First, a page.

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About the project

A focus on Pacific Islands has been a central component of the Lowy Institute’s work for more than a decade. We research contemporary challenges facing the Pacific islands region in areas including geostrategic competition, sustainable economic development, governance and leadership challenges, poverty alleviation, and Australia’s relationship with Pacific countries and organisations. We also hold major conferences, workshops, dialogues and exchanges. We have produced influential work on Australia’s Regional Assistance Mission to the Solomon Islands, the 2006 Fiji Coup, normalising Australia’s bilateral relationship with Fiji, Australia’s bilateral relationship with Papua New Guinea, the future development challenges of Papua New Guinea, the economic benefits of greater labour mobility between Australia and the South Pacific, security and resilience dynamics in the Pacific, and foreign aid flows in the Pacific.

The Institute manages four major projects focusing on the Pacific:

The Pacific Research Program (PRP) is a consortium partnership between the Lowy Institute and the Australian National University’s Department of Pacific Affairs and Development Policy Centre, with the support of the Department of Foreign Affairs and Trade. The PRP is designed to be a globally pre-eminent centre of excellence for research on the Pacific. More details are available here.

The Lowy Institute Pacific Aid Map is supported by the Department of Foreign Affairs and Trade and is designed to enhance aid effectiveness in the Pacific.

The Australia-PNG Network is a project supported by the Department of Foreign Affairs and Trade, designed to foster people-to-people links between Australia and Papua New Guinea. More details are available here.

The South Pacific Fragile States Project was a project supported by the Department of Defence to produce independent research and forward looking analysis on the key drivers of instability in the South Pacific and the associated security challenges for Australia and the wider region. More details are available here.

THE MAPPING FOREIGN ASSISTANCE IN THE PACIFIC PROJECT

The Lowy Institute Pacific Aid Map is an analytical tool designed to enhance aid effectiveness in the Pacific by improving coordination, alignment, and accountability of foreign aid through enhanced transparency of aid flows. The Pacific Aid Map has collected data on close to 13,000 projects in 14 countries supplied by 62 donors from 2011 onwards. All data has been made freely available on this interactive platform, allowing users to investigate and manipulate the information in a variety of ways. The Pacific Aid Map is supported by the Department of Foreign Affairs and Trade.

The Lowy Institute Pacific Aid map is available here.

Country profiles from Pacific Islands countries can be found here.

See the Chinese Aid in the Pacific map here.

 

 

Latest publications

2013 Australia-Papua New Guinea Emerging Leaders Dialogue: Outcomes report

The Lowy Institute hosted the inaugural Australia-Papua New Guinea Emerging Leaders Dialogue on 26 November 2013. The Dialogue was convened with the support of the Department of Foreign Affairs and Trade, and was an initiative that arose from the 2012 Papua New Guinea-Australia Ministerial Forum. Twenty-two emerging leaders from Papua New Guinea and Australia, from across the business, government, media and non-government sector, participated in the Dialogue.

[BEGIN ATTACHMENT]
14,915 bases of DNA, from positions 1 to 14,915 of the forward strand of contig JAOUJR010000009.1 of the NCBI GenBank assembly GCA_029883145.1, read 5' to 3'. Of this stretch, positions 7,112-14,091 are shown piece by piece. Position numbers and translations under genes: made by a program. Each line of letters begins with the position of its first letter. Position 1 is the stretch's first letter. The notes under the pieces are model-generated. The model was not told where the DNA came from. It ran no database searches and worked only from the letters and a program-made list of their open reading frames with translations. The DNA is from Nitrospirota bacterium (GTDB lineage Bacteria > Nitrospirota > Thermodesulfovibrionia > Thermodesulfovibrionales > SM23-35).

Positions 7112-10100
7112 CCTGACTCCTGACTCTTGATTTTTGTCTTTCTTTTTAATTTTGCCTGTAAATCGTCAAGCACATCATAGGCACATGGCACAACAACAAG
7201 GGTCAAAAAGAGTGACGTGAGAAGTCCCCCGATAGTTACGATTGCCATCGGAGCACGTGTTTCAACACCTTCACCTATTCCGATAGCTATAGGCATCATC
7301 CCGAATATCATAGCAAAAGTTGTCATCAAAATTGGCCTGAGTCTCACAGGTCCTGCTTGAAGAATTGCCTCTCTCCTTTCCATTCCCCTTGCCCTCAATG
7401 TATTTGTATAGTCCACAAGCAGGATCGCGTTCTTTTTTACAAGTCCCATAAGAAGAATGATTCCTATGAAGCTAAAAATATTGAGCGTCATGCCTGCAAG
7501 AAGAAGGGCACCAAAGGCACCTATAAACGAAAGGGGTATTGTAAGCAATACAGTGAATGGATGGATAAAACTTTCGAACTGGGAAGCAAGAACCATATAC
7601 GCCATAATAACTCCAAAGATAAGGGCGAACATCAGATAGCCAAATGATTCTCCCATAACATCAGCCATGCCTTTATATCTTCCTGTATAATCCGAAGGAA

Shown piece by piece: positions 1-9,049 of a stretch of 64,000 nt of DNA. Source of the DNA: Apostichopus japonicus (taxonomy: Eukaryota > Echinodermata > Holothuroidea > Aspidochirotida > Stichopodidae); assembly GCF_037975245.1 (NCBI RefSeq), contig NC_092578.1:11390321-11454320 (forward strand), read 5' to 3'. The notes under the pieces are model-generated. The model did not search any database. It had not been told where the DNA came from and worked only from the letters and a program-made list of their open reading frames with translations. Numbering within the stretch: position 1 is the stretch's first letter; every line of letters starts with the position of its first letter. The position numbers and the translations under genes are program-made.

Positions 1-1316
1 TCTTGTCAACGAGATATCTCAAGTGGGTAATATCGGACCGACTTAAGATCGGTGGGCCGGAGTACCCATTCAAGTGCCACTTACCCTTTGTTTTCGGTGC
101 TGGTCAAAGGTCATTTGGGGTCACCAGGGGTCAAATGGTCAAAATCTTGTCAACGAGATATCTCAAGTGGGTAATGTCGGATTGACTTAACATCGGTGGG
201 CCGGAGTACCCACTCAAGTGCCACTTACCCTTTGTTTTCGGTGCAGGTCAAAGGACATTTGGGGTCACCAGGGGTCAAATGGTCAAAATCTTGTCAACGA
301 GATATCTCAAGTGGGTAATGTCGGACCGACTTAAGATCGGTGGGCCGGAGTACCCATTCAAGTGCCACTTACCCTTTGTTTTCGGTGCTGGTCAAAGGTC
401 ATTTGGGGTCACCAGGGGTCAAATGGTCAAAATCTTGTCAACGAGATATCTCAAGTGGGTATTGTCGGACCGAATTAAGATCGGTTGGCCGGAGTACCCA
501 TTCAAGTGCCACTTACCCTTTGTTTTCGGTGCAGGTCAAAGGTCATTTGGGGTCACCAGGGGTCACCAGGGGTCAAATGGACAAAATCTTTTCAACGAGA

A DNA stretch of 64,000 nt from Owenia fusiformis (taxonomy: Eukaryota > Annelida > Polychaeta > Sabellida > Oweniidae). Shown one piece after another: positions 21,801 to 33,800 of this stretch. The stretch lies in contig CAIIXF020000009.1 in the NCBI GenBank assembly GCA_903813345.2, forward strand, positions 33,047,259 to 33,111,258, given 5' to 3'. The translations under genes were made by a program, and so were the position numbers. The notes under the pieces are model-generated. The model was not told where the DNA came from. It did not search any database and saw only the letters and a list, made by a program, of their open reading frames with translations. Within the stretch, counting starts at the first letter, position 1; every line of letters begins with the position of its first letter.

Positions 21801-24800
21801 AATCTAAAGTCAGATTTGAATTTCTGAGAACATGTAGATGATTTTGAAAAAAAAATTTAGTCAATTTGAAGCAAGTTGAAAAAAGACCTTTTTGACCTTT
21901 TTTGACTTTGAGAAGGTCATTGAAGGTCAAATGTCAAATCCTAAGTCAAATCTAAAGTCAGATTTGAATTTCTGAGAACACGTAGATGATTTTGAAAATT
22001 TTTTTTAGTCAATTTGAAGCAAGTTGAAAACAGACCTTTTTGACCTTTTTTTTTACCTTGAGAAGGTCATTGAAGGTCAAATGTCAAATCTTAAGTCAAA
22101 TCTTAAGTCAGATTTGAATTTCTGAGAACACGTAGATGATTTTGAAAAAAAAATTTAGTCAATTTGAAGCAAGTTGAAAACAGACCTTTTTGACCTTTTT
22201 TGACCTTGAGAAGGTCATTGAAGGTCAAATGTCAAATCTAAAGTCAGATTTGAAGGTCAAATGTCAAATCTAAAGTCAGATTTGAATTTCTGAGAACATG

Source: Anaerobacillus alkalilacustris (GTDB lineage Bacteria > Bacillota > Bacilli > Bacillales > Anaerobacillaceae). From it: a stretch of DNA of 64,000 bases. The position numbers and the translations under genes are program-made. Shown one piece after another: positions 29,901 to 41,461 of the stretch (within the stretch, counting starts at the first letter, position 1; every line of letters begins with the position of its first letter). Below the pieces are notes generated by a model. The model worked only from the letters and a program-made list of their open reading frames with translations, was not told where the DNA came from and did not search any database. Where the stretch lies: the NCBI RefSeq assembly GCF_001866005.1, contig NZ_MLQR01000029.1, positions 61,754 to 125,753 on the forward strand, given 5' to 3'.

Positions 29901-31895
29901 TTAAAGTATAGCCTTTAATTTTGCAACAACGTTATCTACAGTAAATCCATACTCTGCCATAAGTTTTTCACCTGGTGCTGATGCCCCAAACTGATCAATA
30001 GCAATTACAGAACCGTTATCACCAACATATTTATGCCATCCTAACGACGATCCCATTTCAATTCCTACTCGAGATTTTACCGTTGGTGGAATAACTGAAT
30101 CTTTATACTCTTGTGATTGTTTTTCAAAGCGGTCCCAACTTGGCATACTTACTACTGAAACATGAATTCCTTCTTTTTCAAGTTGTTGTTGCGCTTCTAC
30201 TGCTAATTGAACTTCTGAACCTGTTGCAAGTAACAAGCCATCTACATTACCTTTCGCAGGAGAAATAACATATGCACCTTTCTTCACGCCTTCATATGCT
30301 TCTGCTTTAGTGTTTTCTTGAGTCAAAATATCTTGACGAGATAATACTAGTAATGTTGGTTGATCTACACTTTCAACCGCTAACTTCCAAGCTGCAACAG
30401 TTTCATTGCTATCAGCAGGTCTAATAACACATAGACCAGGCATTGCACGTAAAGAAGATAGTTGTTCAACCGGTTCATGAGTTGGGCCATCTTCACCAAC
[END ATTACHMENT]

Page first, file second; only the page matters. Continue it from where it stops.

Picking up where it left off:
The Dialogue focused on four main themes:  Growing the economy and attracting investment in the Asian Century; Politics and accountability – new expectations; National infrastructure challenges – new approaches; Reform and innovations in the delivery of health and education services.

Charity begins at home

Lowy Institute Research Associate Dr Philippa Brant writes for Foreign Affairs about why China's foreign aid won't replace the West's.

The full article is available here.

Peter O’Neill’s refugee gamble

Papua New Guinea Prime Minister Peter O’Neill either played a blinder or sowed the seeds for social turmoil when he signed off on the Regional Resettlement Arrangement with Australia last week.  If the arrangement does stop the flow of asylum seekers to Australia, then Mr O’Neill will have secured a chunk of additional aid and more leverage with the Australian government and not have to do much in return.  But it is a risky bet.

A new aid order in the Asian Century: reflections on The Future of International Development in the Asia Pacific conference, 9-10 May 2013

The Lowy Institute, together with The Asia Foundation and the Development Policy Centre at ANU, co-hosted the conference The Future of International Development in the Asia Pacific in Melbourne on 9-10 May 2013.

Below is a summary of the conference proceedings and reflections on the main themes, written by Nonresident Fellow Annmaree O'Keeffe, Anthea Mulakala from The Asia Foundation, Robin Davies from the Development Policy Centre, and Graham Brown of the Nossal Institute for Global Health.

China no rival in the battle for island influence

In an opinion piece in The Australian, Jenny Hayward-Jones writes that instead of speculating on the hidden intentions of China’s growing engagement with the Pacific Islands region, Canberra's priority should be to assist Pacific Island countries maximise the economic benefits of China's new role.

 

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